Despite how Moyes attempted to spin it in his press conference after, this was not an unlucky result. Moyes is often keen to suggest that his team have ‘deserved’ points that have eluded them, but in my opinion the Scot must subscribe to a very skewed definition of the word ‘deserved’. Just because a side has more shots and more possession it does not mean that they deserved to win the game. In fact, if they have failed to win the game with that amount of possession and shots, then it could very easily be argued that they did not deserve to win the game.
A particularly telling stat from Sunday’s game is that United put in 82 crosses – the most ever recorded since Opta began recording these sort of statistics. The fact that United crossed the ball this number of times and only scored from one of these crosses suggests a ridiculous level of tactical inflexibility from David Moyes. Albert Einstein once said that the definition of sanity is “doing the same thing over and over again and expecting different results”, and this quotation is highly appropriate for the United predicament. The tactic of crossing the ball into the box was demonstrably ineffective, but Moyes’ inability (or refusal) to change his tactics meant that United just continued to ping balls into the box hoping something would change.
In fact, the quote from Einstein sums up Moyes’ reign at United so far. Aside from the purchase of Juan Mata – which looks like more and more of a panic buy every day – Moyes has not done anything different to try and rectify his side’s disastrous form. He picks the same players in the same system every week and yet he expects them to somehow miraculously improve.
United are now nine points away from the Champions League places, which you would have to think would be the minimum requirement for Moyes. Barring a ridiculous series of events, the Red Devils will not qualify for the Champions League.
We might have understandably expected a reaction from the Citizens after their loss against Chelsea last week, but no such reaction was evident at Carrow Road as City blew the chance to go back to the top of the Premier League.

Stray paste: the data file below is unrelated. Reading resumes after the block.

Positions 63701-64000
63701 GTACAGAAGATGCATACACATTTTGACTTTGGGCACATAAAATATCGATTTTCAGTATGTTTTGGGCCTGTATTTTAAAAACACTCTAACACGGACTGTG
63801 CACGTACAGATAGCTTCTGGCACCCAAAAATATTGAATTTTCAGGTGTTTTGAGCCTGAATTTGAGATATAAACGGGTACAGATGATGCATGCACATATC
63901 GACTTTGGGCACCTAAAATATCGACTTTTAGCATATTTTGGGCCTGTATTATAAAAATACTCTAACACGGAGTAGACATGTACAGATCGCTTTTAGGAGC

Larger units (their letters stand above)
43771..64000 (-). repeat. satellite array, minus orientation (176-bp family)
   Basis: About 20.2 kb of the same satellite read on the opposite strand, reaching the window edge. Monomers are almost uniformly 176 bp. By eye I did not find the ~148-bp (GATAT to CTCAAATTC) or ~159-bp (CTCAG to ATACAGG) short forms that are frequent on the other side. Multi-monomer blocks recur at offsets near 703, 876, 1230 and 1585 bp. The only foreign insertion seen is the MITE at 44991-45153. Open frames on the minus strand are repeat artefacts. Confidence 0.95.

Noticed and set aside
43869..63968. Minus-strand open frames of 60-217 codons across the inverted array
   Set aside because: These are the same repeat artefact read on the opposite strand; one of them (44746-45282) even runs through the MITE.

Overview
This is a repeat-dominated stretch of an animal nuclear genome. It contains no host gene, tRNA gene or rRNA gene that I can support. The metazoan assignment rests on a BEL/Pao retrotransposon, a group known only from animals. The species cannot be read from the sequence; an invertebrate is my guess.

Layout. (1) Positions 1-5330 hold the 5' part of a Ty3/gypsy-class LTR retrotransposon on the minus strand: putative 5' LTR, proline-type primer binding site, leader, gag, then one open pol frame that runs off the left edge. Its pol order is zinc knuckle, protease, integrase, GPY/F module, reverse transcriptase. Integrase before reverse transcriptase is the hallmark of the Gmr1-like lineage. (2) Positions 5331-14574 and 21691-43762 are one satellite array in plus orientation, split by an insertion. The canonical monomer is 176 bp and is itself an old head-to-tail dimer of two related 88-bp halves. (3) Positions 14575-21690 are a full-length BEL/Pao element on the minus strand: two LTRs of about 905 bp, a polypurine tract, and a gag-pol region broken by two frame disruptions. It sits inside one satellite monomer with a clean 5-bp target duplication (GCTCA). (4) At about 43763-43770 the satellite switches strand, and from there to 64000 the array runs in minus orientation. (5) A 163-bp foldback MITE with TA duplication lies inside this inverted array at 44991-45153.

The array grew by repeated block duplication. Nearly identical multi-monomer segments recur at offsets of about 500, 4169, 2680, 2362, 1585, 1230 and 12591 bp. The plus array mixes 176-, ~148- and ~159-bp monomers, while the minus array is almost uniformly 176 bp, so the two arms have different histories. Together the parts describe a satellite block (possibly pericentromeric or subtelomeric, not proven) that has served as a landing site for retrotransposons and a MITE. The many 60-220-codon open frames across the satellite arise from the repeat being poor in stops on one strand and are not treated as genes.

City are now two points away from first-placed Chelsea, and although that is by no means an insurmountable gap, with Chelsea looking ever more dangerous, City could find themselves out of the title race if they cannot get over this mini-slump.
In truth, one draw against a Norwich side should not be anything to worry about, but what will be a concern to Manuel Pellegrini is the lack of creativity in the City ranks. Not only did they fail to score against the Canaries, they rarely threatened, and given that they are going to be playing many more relegation candidates over the next couple of months, Pellegrini must find a way of breaking these sides down if his side are to remain in contention.
Some will regard their calamitous defeat at Anfield as a mere bad day at the office, but there were a number of alarm bells during their schooling at the hands of Liverpool that intimated that it could well be more than that.
Simply put, Arsenal were woeful in all areas of the pitch, and perhaps the biggest concern for Gunners fans is that their players looked rather listless and disinterested. No doubt they are tired – Wenger runs a tight ship and most of the front line players play every game – but the fact that they seemed unable to get up for a trip to Anfield will be a concern for the manager.
Arsenal have been fantastic at times this season, but it’s looking more and more likely that they can no longer be viewed as serious title contenders.
I’ve said before that appointing Solskjaer was a good PR move but that the jury was out on whether it was a good footballing move. The Norwegian is one of football’s good guys and is loved in the UK, but so far there has been no evidence that he is capable of performing at the level required to keep Cardiff up.